A Habit Is Who You Are, Not What You Do
Author Jen Sincero says ‘badass habits’ require an identity shift
At the end of a milestone event — like a year or, say, a global pandemic — we have a tendency to reflect on all the things we’d like to achieve, moving forward. With this impulse comes a renewed interest in changing our habits through a slew of tips, tricks, and behavior hacks.
Now, the bestselling author Jen Sincero is back with a new book that throws a wrench into our conventional, habit-building wisdom. In Badass Habits, she asserts that changing your habits is as much about shifting your perception of who you are as it is a byproduct of systems and strategies to make the change stick. Forge spoke with Sincero about overcoming fear of the unknown to build the habits we want.
This interview has been edited and condensed for clarity.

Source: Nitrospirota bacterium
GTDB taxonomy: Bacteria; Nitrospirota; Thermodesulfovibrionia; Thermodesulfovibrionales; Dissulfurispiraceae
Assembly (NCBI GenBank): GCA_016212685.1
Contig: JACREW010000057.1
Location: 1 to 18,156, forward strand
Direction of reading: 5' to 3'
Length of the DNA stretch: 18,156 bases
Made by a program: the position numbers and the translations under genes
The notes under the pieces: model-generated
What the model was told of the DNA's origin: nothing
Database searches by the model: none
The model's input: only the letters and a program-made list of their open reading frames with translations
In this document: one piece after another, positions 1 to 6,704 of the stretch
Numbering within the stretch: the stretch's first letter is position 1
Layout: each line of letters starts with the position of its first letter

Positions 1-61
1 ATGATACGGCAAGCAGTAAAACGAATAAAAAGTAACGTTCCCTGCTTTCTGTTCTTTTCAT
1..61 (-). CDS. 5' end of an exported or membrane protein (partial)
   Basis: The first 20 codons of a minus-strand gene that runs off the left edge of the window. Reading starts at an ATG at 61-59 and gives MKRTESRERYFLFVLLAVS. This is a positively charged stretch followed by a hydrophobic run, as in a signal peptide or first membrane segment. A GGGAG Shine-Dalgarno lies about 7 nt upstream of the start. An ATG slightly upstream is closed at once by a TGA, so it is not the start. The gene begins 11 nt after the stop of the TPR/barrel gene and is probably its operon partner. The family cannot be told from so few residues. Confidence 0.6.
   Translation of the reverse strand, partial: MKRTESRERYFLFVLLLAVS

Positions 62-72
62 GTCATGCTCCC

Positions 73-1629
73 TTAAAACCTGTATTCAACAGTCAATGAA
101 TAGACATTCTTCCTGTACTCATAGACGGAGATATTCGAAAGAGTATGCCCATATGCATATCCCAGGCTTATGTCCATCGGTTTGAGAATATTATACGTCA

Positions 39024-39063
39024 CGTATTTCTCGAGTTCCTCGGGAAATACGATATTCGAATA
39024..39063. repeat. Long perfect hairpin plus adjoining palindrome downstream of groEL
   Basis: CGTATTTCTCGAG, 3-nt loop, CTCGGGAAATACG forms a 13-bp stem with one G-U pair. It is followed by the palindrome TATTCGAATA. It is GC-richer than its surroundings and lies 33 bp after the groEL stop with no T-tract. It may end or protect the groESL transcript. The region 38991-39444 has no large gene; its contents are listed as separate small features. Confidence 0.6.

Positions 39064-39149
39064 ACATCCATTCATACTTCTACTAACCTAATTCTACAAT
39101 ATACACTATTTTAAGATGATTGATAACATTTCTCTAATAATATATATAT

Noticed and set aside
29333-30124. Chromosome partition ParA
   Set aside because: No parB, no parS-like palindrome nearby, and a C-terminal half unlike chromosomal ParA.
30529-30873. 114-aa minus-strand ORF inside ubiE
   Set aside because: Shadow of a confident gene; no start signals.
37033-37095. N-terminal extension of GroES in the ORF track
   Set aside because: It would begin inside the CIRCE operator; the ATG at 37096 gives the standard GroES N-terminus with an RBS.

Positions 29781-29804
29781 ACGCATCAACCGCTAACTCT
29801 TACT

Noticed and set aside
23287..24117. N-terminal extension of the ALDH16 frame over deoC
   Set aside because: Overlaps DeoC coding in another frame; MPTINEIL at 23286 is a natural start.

At Forge, we’re pretty obsessed with habits — how to form them, how to break them. Usually, we tend to focus on strategies for shifting behavior. But in your book, you write that the first step in changing habits is an identity shift: You have to see yourself as the type of person who does X thing. Then comes the strategizing.
When we identify as a certain person, it informs how we think and believe, and just generally behave. And I think that when it comes to so many things in life that we’re trying to accomplish, we focus mostly on the actions we [need to] take to get things done. Actions — what we’re doing — are certainly important, but we do ourselves such a disservice if we don’t go backwards and look at who we’re being. If we start approaching our behaviors from the standpoint of who we’re being, the actions we take are going to fall into line so much more easily.
So, for example, let’s say you are trying to start running every morning. That’s going to be your new habit. If you still identify as somebody who hates to run, or somebody who doesn’t run, the energetic slog of getting yourself to do it is so much heftier than if you start identifying as a runner. If you’re a runner, you run like it’s no big whoop-de-do. There isn’t all the drama there. It’s just who you are and it’s what you do.